NakedPoppy

How Synthetic Fragrances, Scents, and Perfumes Affect Our Health

by Valerie Bisharat

nakedpoppy synthetic fragrance

Is smelling good bad for our health? According to research, synthetic fragrance can be linked to health issues. In this article, we’ll outline potentially harmful ingredients, explain how to avoid exposure, and offer a few healthier alternatives available to you.

What is synthetic fragrance, exactly?

“Synthetic fragrance” is the group of chemicals used in personal care products – think makeup, lotion, and perfume – to make them smell a certain way. Which chemicals go into that group varies between products and brands, but often includes phthalates and other potentially harmful ingredients. Companies aren’t required to reveal what chemicals they use in “synthetic fragrance,” because the FDA considers it a trade secret.

Synthetic fragrance also goes by the following names:

  • Fragrance
  • Perfume
  • Parfum
  • ______ oil (example: “lemon oil”)
  • Scent

How might synthetic fragrance impact my health?

Some of the chemicals in synthetic fragrance have been linked to health issues like endocrine disruption, developmental problems, and reproductive issues [1]. For example, phthalates are thought to mimic estrogen in the body [2], interfering with proper hormone function. Learn more about how phthalates can affect our health here.

Synthetic fragrance also often contains allergens. The European Union (E.U.) has published a list of 26 known allergens found in typical fragrances [3] – and while in the E.U. manufacturers are required to disclose if any of those allergens are present, that’s not the case in the U.S.

How do I get exposed? How much exposure is harmful?

We’re exposed when we use products that contain synthetic fragrance. There are three main pathways of exposure: skin absorption, ingestion, and inhalation.

For example, when you slather scented lotion on your legs, the two most likely paths of exposure are skin absorption and inhalation. When you spritz perfume, you can get exposed through all three pathways.

Similar to eating fruits and vegetables sprayed with pesticides, we don’t know exactly how much exposure triggers a negative health event. We do know that we’re exposed to many chemicals in our environments that accumulate in the body, and reducing exposure from personal care products is one way we can lessen the impact.

Research shows that your body registers any changes very quickly: reducing personal care products with toxins lowers levels of chemicals in the body in a few short days.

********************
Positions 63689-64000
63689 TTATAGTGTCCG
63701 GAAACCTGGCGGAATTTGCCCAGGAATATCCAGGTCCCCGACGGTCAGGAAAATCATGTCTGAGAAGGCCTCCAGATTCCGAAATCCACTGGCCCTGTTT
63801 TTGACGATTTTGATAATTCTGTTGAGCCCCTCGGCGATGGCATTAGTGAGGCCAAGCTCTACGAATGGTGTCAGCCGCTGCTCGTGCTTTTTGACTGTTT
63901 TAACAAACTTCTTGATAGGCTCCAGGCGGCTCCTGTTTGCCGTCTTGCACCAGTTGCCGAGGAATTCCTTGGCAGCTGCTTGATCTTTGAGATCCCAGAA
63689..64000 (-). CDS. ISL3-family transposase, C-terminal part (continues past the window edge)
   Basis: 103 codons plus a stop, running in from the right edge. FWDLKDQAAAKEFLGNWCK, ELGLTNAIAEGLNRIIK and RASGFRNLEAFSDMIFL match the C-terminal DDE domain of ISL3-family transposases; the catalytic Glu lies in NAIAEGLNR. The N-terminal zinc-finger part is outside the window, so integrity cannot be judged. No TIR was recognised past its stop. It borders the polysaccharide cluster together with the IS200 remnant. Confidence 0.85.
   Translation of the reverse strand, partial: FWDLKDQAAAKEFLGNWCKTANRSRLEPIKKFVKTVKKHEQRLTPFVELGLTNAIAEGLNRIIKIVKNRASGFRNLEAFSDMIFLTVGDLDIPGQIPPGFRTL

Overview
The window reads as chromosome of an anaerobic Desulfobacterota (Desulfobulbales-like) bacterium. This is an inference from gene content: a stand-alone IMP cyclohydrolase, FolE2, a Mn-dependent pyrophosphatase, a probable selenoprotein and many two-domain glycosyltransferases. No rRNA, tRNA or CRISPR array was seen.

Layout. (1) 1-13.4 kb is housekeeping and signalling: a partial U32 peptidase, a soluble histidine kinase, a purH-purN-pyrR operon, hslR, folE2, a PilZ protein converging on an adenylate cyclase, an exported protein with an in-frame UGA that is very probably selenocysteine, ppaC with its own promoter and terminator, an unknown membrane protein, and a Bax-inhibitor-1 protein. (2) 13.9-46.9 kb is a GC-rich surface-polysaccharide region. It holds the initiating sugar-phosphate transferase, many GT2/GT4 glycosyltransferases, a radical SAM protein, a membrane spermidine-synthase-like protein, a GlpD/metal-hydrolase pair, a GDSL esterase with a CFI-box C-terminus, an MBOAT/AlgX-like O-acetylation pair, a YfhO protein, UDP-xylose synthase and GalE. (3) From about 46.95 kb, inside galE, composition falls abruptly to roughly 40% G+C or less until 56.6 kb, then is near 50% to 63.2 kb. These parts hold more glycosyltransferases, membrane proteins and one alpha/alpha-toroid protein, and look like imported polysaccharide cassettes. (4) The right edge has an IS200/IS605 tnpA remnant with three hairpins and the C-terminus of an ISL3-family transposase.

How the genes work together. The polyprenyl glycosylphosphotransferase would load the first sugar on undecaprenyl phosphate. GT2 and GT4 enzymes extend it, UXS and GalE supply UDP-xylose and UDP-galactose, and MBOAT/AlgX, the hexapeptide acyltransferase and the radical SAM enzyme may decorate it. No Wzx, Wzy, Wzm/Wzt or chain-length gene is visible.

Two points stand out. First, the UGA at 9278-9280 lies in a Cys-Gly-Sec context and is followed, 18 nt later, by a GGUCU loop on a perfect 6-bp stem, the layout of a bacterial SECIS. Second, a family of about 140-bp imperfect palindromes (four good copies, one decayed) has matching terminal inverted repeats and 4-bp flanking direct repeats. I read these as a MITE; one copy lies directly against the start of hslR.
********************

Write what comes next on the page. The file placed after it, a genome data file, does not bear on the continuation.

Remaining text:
Should I avoid synthetic fragrance?

Many women prefer the peace of mind that can come with using products formulated without synthetic fragrance. It’s a personal choice – but if you’re concerned, you might consider choosing products that don’t include it.

How can I tell if a product excludes synthetic fragrance?

The simplest way is to shop from “clean” beauty brands. Clean refers to products that are formulated without known or suspected toxins. Many of the traditional products you’ll find at the drugstore do in fact contain synthetic fragrance, so it’s usually faster to find brands that do the work for you.

Second to shopping clean, read product ingredient labels for the terms “synthetic fragrance,” “fragrance,” “perfume,” “parfum,” “_____ oil” (ex: “lemon oil”),  or “scent.”

Doesn’t the FDA ban synthetic fragrance and other potentially harmful chemicals?

Despite the potential risks associated with certain chemicals like those often found in synthetic fragrance, the U.S. Food and Drug Administration has only restricted a short list of 12 problematic ingredients [4]. Many of the chemicals found in synthetic fragrance aren't included.

On the other hand, the E.U. has banned the use of over 1,300 known or suspected toxins from use in cosmetics [5].

NakedPoppy bottom line: we avoid synthetic fragrance 

To play it on the safe side, we use clean beauty products without synthetic fragrance and want to make it easier for you do the same. That’s why we only carry products formulated without synthetic fragrance, using healthier alternatives instead.

This article has been reviewed for accuracy by Tim McCraw, PhD chemist and CEO of Skin Science Advisors.

References:

[1] Ingredients in synthetic fragrance have been linked to endocrine disruption, developmental problems, and reproductive issues:
https://www.ncbi.nlm.nih.gov/pubmed/28758506
https://www.ncbi.nlm.nih.gov/pmc/articles/PMC4488303/
https://www.ncbi.nlm.nih.gov/pmc/articles/PMC4113841/
https://www.ncbi.nlm.nih.gov/pmc/articles/PMC4262586/
https://www.ncbi.nlm.nih.gov/pmc/articles/PMC4605371/
https://www.ncbi.nlm.nih.gov/pmc/articles/PMC4726156/
https://www.ncbi.nlm.nih.gov/pubmed/28758506

[2] Phthalates are thought to mimic estrogen:
https://www.ncbi.nlm.nih.gov/pubmed/28758506
https://www.ncbi.nlm.nih.gov/pmc/articles/PMC4262586/

[3] List of 26 common allergens found in fragrance:
http://ec.europa.eu/health/scientific_committees/opinions_layman/perfume-allergies/en/index.htm

[4] FDA only restricts 12 problematic ingredients: 
https://www.fda.gov/Cosmetics/GuidanceRegulation/LawsRegulations/ucm127406.htm

[5] The E.U. bans more than 1,300 known or suspected toxins:
http://eur-lex.europa.eu/legal-content/EN/TXT/HTML/?uri=CELEX:02009R1223-20171225&from=EN

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